Although the Arabic language can be viewed as a unifier of the diverse societies of North Africa and the Middle East, disparate dialects can make it virtually impossible for someone from Egypt, let’s say, to understand another from Morocco. Differences abound still when comparing the daily language of urban, rural and nomadic people. However, the Arabic used in the press and the mass media is standardized, enabling mass communication throughout the region. Arabic is rare because it is a diglossia, a language that exists almost as two separate languages. Colloquial Arabic is learned at home and is the first language learned by most people. This form varies widely from place to place in the Arabic speaking world. In public and educational life, Modern Arabic is learned and used. This form of the language is based on Quranic, or Classical Arabic. Provinces in Arabia had different dialects of Arabic. Because the prophet Mohamed belonged to the Quraish tribe the Quran (Koran) was written in Quraish Arabic. Therefore, Quranic Arabic (which is originally Quraish Arabic) became the language of the press, TV, radio, official writings, teaching, etc. Quraish was an urban tribe, living in Mecca. It was one of the biggest and richest Arab tribes in Arabia. This form of Arabic is used in most public discourse and for written communication, while Colloquial Arabic is used orally in less formal situations.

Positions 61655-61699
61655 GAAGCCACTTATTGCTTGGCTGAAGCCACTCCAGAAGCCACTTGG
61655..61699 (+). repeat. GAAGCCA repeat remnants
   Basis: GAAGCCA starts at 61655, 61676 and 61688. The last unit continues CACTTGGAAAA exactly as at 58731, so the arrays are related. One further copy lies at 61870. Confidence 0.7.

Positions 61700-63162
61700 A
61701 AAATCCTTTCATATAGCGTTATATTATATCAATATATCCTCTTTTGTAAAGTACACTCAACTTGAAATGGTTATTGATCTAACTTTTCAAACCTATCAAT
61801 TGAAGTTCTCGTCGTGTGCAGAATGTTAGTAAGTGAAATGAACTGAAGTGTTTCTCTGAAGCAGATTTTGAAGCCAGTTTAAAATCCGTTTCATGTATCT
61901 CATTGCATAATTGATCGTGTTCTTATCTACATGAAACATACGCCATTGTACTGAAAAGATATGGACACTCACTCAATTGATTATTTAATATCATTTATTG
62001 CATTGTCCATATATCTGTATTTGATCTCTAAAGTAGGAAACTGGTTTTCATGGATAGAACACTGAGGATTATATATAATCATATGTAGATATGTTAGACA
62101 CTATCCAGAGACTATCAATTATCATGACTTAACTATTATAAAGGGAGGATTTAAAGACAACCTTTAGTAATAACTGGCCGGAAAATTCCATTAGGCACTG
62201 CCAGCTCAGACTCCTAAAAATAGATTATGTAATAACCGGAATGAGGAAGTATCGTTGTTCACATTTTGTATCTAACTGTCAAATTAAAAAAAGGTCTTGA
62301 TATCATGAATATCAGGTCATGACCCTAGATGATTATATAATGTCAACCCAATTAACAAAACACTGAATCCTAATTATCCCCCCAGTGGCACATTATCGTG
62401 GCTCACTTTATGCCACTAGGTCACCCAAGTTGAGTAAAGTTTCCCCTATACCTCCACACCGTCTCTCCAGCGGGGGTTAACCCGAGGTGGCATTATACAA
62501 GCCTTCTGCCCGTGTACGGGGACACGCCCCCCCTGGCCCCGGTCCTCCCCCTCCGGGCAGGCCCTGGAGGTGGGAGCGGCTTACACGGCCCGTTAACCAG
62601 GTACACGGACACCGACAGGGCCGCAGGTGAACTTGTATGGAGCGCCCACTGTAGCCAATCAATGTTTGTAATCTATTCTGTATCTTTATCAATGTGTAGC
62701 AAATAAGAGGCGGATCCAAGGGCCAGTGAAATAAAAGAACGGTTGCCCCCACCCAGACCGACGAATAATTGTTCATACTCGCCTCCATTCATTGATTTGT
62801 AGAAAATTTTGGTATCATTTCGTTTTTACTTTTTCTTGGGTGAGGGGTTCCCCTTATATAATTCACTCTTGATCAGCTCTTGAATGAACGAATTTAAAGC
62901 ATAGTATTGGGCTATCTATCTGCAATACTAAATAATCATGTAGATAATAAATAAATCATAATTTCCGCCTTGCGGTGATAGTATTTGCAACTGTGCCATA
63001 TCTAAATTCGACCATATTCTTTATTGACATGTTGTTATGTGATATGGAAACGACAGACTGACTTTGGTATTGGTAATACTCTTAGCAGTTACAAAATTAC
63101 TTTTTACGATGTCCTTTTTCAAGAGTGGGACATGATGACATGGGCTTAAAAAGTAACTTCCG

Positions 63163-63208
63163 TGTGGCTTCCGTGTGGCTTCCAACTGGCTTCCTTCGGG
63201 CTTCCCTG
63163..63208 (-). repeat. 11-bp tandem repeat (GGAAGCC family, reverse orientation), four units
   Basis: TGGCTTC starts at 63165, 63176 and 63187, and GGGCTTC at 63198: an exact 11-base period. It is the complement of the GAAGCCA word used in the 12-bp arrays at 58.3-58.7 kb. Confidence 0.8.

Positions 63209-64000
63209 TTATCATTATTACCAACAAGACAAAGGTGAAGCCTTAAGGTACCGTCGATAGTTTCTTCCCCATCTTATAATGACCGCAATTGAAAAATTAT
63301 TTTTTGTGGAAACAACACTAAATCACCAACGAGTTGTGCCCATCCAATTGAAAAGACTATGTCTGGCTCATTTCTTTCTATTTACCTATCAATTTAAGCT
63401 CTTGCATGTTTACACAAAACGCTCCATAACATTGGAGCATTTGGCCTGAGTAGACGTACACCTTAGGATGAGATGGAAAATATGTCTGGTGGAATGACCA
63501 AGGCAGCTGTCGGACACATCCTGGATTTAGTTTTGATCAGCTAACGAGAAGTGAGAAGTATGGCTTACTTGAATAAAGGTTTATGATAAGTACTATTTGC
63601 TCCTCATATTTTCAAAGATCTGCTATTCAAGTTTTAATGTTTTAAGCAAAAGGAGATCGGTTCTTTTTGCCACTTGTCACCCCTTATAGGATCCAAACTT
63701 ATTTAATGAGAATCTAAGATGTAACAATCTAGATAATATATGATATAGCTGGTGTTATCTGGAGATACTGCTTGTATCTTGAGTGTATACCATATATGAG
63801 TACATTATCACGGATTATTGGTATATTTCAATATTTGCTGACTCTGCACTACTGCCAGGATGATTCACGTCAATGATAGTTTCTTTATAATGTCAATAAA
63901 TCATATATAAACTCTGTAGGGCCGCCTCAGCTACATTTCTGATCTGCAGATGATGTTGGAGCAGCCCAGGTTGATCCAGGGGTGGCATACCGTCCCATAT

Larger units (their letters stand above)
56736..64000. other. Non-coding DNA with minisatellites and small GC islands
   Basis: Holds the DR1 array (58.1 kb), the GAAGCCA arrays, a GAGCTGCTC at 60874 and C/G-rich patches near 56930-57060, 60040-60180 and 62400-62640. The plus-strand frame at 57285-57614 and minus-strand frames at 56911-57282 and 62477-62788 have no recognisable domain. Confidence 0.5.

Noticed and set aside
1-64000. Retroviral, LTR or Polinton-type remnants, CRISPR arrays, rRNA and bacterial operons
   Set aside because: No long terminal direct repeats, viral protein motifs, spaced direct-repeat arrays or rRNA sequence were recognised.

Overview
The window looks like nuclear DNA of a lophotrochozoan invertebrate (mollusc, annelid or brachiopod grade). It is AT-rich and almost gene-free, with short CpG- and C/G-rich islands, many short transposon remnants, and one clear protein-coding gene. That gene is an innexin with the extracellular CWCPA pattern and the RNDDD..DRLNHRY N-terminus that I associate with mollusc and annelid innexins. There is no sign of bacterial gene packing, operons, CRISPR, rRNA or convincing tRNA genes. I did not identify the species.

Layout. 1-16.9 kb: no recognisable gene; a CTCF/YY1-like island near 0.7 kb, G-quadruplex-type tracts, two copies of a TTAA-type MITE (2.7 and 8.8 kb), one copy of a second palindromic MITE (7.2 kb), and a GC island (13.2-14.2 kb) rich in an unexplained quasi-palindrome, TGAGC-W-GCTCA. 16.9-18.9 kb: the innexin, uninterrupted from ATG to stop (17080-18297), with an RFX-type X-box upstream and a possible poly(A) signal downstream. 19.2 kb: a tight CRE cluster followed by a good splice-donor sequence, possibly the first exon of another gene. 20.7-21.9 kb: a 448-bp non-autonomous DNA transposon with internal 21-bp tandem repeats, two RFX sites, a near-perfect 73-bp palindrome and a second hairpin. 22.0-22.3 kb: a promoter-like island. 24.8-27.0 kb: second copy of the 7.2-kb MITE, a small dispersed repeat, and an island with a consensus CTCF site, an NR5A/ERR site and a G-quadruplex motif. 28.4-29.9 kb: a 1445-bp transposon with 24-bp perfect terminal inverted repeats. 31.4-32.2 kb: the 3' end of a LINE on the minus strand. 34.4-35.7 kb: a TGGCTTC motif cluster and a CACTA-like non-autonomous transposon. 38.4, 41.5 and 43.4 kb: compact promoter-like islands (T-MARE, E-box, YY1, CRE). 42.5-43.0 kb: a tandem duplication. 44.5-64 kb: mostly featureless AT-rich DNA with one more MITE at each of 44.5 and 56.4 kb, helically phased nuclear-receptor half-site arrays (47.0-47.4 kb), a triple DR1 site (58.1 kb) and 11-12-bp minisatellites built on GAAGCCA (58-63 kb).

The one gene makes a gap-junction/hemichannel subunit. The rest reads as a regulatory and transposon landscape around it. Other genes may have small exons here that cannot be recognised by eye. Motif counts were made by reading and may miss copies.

Written Language

The Arabic alphabet consists of 28 consonants and can be written without vowels, since vowels are inherent to the consonant characters. The Arabic alphabet has also been adopted by non-Semitic languages such as Modern Persian, or Farsi, Urdu, Malay, and some West African languages. Arabic, like Hebrew, is written in right to left order. In actuality, it is a bi-directional language, since numbers can be written in left to right order and whenever Roman script is used. Another interesting fact is that the numerals used when writing Arabic are typically not written in “Arabic” numerals at all, rather Arabic uses Hindi numerals. However, Arabic numerals as used in most western languages are sometimes used in Arabic writing.

Arabic Language Statistics

  • Approximately 246 million people speak Arabic as their first language.
  • Arabic is the liturgical language of nearly 1 billion people worldwide.
  • Approximately 12 million Arabic speakers have access to and use the Internet, which represents over 1.6% of the global online population.
  • Literacy throughout the Middle East varies greatly country to country, ranging from 40.5% (Iraq) to 91% (Jordan).

Translation Issues with Arabic

Soror Language Services has extensive experience with the in and outs of the Arabic Language and we have a long and flawless record of success with complicated Arabic translation projects. Here are some of the common issues with English to Arabic translation and desktop publishing that we have learned: